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View Full Version : Course 4, November 2000, #12.

J-Man
05-10-2002, 11:45 AM
Here is the problem. You are given the following linear regression results:

Actual(1) = 77.0, Fitted(1) = 77.6
Actual(2) = 69.9, Fitted(2) = 70.6
Actual(3) = 73.2, Fitted(3) = 77.6
Actual(4) = 72.7, Fitted(4) = 72.7
Actual(5) = 66.1, Fitted(5) = 67.1

Determine the estimated lag 1 serial correlation coefficient after one iteration of the Cochrane-Orcutt procedure.

What I did was: Compute the errors. Run the regression
eps(t)=rho*eps(t-1) + v(t) to find rho. I thought this was how the Cochrane-Orcutt procedure begins. It seems that they just computed the "sample correlation coefficient" to obtain their answer. Both, when rounded, gave the correct answer. But is their method correct?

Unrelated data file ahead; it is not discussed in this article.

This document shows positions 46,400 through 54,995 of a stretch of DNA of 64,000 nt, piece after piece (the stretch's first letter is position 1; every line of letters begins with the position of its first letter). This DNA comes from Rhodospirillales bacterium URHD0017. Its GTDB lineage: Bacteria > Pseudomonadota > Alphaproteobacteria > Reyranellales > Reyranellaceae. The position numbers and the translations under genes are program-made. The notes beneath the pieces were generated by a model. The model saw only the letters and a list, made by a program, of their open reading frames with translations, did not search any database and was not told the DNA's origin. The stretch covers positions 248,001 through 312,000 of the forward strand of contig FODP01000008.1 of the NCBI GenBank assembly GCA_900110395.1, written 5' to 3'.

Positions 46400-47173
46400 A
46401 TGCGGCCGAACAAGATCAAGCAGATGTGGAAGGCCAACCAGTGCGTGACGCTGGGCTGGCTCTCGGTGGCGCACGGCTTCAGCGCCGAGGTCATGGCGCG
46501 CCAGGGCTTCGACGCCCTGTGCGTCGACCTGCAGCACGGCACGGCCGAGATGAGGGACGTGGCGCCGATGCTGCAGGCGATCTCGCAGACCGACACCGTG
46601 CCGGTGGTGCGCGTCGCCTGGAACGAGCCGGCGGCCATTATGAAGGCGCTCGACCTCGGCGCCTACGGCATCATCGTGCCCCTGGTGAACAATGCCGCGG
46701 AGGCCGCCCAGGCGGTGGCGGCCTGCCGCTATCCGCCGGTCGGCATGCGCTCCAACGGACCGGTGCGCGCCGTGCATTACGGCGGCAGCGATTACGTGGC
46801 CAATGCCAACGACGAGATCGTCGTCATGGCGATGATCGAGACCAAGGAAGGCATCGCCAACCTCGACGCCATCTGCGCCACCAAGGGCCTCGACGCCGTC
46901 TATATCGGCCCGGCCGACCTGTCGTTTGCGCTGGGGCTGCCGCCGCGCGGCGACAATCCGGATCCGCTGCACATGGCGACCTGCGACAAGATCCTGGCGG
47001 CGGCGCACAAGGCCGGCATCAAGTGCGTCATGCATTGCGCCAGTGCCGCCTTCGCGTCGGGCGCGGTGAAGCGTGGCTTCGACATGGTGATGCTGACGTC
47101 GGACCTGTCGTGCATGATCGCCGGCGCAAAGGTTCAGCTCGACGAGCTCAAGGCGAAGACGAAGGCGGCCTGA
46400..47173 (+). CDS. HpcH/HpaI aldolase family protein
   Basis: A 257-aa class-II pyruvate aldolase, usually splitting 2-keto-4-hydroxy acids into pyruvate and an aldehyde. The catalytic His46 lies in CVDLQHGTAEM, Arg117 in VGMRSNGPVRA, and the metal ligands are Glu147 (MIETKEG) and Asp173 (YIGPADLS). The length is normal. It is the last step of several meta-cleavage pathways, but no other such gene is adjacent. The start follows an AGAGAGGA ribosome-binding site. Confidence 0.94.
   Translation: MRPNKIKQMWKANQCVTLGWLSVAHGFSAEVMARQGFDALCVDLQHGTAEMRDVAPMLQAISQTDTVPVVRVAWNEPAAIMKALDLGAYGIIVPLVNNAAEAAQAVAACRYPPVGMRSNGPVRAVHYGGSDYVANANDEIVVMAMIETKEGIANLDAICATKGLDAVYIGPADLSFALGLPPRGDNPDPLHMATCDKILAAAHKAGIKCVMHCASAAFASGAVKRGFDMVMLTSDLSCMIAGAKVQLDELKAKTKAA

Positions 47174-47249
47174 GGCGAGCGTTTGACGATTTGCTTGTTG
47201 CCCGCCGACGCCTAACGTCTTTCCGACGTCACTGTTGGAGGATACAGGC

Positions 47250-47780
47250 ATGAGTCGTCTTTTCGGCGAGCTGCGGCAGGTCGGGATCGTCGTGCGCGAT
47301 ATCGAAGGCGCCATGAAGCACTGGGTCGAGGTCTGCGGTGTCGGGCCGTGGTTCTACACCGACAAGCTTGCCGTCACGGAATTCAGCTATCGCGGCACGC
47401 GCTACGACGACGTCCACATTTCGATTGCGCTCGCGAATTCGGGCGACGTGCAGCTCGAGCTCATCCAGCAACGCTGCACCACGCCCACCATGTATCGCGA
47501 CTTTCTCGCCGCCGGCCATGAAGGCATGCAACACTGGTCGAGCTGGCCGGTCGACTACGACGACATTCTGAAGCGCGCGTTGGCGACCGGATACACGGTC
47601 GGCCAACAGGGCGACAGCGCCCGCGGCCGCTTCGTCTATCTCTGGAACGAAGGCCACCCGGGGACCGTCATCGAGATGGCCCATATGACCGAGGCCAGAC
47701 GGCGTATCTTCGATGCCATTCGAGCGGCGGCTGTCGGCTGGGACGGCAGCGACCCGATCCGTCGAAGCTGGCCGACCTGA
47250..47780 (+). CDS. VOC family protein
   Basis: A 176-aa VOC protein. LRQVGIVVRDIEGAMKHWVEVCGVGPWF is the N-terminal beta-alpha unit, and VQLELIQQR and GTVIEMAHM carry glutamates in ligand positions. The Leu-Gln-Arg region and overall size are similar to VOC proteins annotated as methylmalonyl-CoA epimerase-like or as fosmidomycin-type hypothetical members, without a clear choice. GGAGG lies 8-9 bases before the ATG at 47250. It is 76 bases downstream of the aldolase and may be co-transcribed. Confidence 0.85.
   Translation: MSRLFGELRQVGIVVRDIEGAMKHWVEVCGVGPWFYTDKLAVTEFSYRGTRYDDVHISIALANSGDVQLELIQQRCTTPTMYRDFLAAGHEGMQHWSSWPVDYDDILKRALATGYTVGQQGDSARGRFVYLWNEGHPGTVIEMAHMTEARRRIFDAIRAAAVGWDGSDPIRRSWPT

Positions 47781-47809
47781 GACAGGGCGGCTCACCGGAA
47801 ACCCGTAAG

Gordo
05-10-2002, 01:59 PM
The key, I think, is the wording "estimated lag 1 serial coefficient". Under exam conditions, I would have calculated it the same way as yourself.

J-Man
05-10-2002, 02:38 PM
It also says "after one iteration of the Cochrane Orcutt procedure"... which I thought means that you'd have to perform the procedure or at least start it.

phdmom
05-10-2002, 11:04 PM
Their solution is the result of the regression. The sample autocorrelation coefficient would have one more term in the denominator, e(n)^2.

From the regression y = rho*x + v, rho = sum (xy)/ sum(x^2). Put in e(t) for y and e(t-1) for x, and you get their solution.

J-Man
05-11-2002, 12:35 PM
Wow was I dumb. Thanks!!